Jurassic Park, one of my favorite movies, has made its reappearance in theaters with the 4th movie in the saga, called Jurassic World. The movie is bigger (as is the park), and this is reflected in the size of the control room. Yes, just as in the original, a lot of the action in this sequel takes place in the control room. And come to think of it, there are a lot of movies in which the control room plays a starring part. Why? Because control rooms are just darn sexy places – at least on the big screen!
Control rooms are quite handy environments for scriptwriters. Showing the nerve center of an operation, where all of the information comes together, gives the audience an overview of the action as it is taking place. In this way, movies dealing with disasters, space travel, or large-scale criminal pursuits explain the action and drama from inside the control room. (For a nice overview, see Nathan Shedroff and Chris Noessle’s website − these two designers / SF enthusiasts have compiled a list of future technologies at: www.scifiinterfaces.com.)
Probably the first control room I ever saw was the one in the movie WarGames (1983) (which I saw as a kid), in which a young Matthew Broderick accidentally hacks the US Army’s mainframe (yes, these things could happen back in 1983). We don’t really see that many differences between that control room and the one in Jurassic World (or The Martian, another 2015 control room-centered release). Yes, the CRT displays have been replaced by LCD models with touch screens, and the large video wall was hardly ‘seamless’ back then, but the actions performed by the staff are very similar. The operators focus on their own part of the action, the large display mainly shows CCTV footage and a map – and the supervisor is still shouting − trying to see more details on specific events as soon as possible to increase his and the team’s understanding of the situation. Only in The Hunger Games we see a different setup, with operators sitting around a central hologram.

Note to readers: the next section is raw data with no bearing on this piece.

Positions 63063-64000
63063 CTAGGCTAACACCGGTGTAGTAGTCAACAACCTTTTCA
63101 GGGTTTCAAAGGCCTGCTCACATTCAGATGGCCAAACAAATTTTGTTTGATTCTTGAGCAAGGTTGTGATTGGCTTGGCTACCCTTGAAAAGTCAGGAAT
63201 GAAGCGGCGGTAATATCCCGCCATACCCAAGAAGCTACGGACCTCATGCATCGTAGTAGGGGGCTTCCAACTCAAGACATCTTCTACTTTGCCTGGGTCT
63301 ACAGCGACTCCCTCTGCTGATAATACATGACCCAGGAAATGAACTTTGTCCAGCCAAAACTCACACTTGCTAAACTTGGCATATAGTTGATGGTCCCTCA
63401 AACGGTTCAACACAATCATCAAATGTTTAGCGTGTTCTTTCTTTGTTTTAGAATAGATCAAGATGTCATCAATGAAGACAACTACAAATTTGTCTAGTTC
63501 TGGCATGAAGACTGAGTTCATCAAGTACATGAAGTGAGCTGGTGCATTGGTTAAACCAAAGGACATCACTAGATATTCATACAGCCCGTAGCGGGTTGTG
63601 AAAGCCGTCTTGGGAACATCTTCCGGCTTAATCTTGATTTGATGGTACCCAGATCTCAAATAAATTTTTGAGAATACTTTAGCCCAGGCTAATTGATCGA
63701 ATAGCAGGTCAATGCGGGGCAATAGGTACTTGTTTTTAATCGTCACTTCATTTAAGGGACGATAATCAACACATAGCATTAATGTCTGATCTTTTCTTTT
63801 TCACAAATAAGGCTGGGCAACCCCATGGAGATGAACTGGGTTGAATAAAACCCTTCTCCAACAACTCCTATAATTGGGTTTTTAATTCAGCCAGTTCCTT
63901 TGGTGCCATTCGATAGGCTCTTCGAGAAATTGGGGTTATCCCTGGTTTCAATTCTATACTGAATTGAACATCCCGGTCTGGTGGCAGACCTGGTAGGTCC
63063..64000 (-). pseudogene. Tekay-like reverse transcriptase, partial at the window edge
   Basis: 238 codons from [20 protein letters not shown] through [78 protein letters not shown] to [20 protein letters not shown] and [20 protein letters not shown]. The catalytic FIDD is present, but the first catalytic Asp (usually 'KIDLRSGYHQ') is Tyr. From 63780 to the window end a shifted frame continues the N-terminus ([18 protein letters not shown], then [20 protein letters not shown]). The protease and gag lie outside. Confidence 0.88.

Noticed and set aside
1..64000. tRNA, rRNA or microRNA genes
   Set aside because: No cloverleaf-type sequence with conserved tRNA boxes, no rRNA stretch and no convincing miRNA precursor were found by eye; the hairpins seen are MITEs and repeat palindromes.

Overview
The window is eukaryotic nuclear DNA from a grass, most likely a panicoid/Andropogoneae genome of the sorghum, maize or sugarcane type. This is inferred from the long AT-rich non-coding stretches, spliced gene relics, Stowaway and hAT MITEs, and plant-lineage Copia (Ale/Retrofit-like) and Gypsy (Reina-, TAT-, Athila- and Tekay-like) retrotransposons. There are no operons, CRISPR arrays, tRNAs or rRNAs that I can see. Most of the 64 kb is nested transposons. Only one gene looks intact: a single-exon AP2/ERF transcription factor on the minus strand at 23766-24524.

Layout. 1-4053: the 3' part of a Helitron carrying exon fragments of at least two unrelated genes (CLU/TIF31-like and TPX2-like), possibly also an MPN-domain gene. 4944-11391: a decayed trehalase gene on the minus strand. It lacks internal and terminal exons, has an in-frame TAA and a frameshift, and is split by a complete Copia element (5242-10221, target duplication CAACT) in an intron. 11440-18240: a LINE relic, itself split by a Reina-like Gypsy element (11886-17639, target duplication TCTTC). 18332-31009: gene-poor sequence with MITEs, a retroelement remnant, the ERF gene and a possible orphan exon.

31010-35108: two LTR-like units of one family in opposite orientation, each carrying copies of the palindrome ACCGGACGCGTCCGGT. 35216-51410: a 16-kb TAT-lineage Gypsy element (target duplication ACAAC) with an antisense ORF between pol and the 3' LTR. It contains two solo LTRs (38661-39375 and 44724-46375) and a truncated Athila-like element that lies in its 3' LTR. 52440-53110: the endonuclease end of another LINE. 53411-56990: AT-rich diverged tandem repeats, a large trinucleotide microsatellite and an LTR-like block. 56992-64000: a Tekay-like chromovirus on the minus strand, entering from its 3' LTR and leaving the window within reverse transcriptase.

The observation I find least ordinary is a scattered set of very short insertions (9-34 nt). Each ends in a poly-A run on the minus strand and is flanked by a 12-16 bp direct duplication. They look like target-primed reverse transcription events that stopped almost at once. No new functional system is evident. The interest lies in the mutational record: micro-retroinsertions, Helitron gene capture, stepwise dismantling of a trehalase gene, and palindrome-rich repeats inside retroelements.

We don’t see any screen-sharing between operators – or between different control rooms. We don’t see any interaction with mobile devices. We don’t see much use of social media or other content provided by commoners. All the things that are possible – and used − in today’s control rooms. So, in a way, reality has surpassed the imagination of the Hollywood screenwriters: they can put a man on Mars, but they don’t know how to integrate Twitter feeds in a control room.
Hollywood has a number of conventions, dating from the 80s or so, that still come back in a lot of movies: it takes about a minute to trace a phone call, all telephone numbers start with 555, and laser guns have visible (and quite slow-moving) beams. And apparently, the action in the control room is among these myths. That’s why we kindly invite Hollywood to visit a real-life control room – they’ll see that it’s even sexier in real life!